They are bigger, lighter and tastier than the falafel from Salah Edin, a Middle Eastern restaurant on the next block, where a bag of five falafel are only $1.

Fattal's falafel also reheats better at home.

The menu in Fatal's cafe resembles that of a full-service restaurant. 

Syrian-style pies with za'atar and other toppings, sandwiches, salads, soup, hot appetizers and a meal of the day are available for takeout or to eat there.

In Fattal's grocery section, I picked up 20 cans of Al Shark-brand Moroccan Sardines in Tomato Sauce (99 cents each), and a half-dozen large Spinach and Cheese Pies ($8.99).

From the spice counter, I got a small container of za'atar, a dried thyme mixture ($5.99 a pound), and a larger one of crushed Aleppo red pepper ($6.99 a pound). 

Crushed red Aleppo pepper from Fattal's ($6.99 a pound) provides a mildly spicy accent on egg and fish dishes, hummus and so much more.

On Friday, I threw together falafel sandwiches at home with Fatal's pocket bread and hummus from a can, adding garlic, lime juice, extra-virgin olive oil and ground cumin.


Fattal's, 975 Main St., Paterson; 1-973-742-7125. Open 7 days, Syrian cafe, parking lot.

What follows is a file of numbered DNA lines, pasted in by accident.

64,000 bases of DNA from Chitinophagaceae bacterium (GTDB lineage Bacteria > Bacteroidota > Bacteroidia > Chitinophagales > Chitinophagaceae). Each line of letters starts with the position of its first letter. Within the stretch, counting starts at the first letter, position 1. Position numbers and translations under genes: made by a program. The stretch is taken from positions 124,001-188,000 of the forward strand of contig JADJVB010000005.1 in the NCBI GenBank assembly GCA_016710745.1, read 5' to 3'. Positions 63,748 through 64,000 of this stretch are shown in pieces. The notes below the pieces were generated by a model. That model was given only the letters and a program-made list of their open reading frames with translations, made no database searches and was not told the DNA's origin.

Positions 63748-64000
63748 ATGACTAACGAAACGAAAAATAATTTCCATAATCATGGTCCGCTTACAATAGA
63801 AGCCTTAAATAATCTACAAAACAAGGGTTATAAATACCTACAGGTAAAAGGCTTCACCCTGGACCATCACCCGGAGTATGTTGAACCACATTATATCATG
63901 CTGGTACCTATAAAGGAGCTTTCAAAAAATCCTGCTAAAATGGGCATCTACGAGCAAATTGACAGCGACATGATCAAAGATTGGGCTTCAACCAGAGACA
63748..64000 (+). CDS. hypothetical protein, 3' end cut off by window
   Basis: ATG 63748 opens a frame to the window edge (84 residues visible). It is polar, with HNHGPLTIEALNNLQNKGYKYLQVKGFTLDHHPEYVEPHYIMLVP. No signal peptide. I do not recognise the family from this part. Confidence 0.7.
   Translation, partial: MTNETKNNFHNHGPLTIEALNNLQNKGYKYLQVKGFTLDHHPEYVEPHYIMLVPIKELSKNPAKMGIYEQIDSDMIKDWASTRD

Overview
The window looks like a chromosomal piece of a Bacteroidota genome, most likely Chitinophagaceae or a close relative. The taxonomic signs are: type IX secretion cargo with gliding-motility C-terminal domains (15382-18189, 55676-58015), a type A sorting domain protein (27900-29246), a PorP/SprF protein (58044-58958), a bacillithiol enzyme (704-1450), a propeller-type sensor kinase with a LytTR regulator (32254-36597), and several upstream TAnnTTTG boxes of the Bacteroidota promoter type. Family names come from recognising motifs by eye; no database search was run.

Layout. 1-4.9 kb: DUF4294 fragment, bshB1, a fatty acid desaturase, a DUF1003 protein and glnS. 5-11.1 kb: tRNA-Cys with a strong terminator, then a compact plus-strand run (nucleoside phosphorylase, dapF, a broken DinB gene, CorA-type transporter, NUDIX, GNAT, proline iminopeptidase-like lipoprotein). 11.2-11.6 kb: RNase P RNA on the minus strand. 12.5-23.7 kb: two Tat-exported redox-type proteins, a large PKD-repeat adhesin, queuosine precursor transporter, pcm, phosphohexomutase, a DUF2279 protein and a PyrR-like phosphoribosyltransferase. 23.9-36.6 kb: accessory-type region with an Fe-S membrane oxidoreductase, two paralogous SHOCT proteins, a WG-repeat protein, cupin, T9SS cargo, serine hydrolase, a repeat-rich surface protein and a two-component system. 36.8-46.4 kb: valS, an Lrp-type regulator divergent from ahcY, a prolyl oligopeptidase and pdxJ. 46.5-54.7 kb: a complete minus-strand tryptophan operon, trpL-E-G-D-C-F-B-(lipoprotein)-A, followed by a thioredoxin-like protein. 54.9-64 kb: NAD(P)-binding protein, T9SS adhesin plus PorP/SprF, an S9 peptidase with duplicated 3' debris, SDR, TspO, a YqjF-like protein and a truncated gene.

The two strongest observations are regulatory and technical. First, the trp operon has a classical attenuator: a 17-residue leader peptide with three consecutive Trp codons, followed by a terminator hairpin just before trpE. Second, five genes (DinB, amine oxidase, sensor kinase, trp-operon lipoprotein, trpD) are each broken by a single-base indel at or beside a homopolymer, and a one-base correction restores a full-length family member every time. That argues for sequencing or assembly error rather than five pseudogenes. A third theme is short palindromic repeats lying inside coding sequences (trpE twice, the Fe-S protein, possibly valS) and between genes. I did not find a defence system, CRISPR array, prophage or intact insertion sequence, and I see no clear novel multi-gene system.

Corrado's Family Affair is a large, full-service ethnic supermarket near the Clifton-Paterson border once known for low prices.

Red, white and sparkling wines from Italy and France were 2 for $10 in Corrado's liquor store. I bought six bottles of red wine, including a ventoux from France.

Luigi Vitelli-brand Organic Whole Wheat Fusilli and Rigatoni from Italy were $1.69 each at Corrado's (16 ounces) -- 40 cents more than at ShopRite in Paramus.

That's a good price, but Corrado's Tomato Basil and Arrabiata Pasta Sauces both contain added sugar.

A pint of blueberries from Argentina was $3.99. I did find peaches for 99 cents a pound, my only purchase besides wine.

Among the non-food items at Corrado's are these rugs, which were displayed outside.


Corrado's Family Affair, 1578 Main Ave., Clifton; 1-973-340-0628. Open 7 days. Website: Corrado's

A medley of fresh wild coho salmon I prepared at home with a fillet from Costco Wholesale in Teterboro ($9.99 a pound) includes chopped kale, cherry tomatoes, pitted black olives and grated cheese.

I grilled the salmon skin side down on the stove top for 4 minutes before placing the serving pieces in a large pan that held the other ingredients, a generous drizzle of extra-virgin olive oil, fresh lime juice and seasonings. The medley was ready after 7 minutes in a preheated 400-degree oven.

You can buy a ready-to-cook fish-and-vegetable medley, marinated Icelandic fish and prepared seafood at The Fish Dock, 219A Closter Dock Road in Closter (1-201-564-7939; closed Sundays and Mondays). Here, I had leftovers of my wild salmon medley with organic brown rice and oven-roasted sweet green peppers from our garden.
A 2-pound bag of pre-washed Chopped Kale was only $3.89 at the Costco Wholesale Business Center in Hackensack.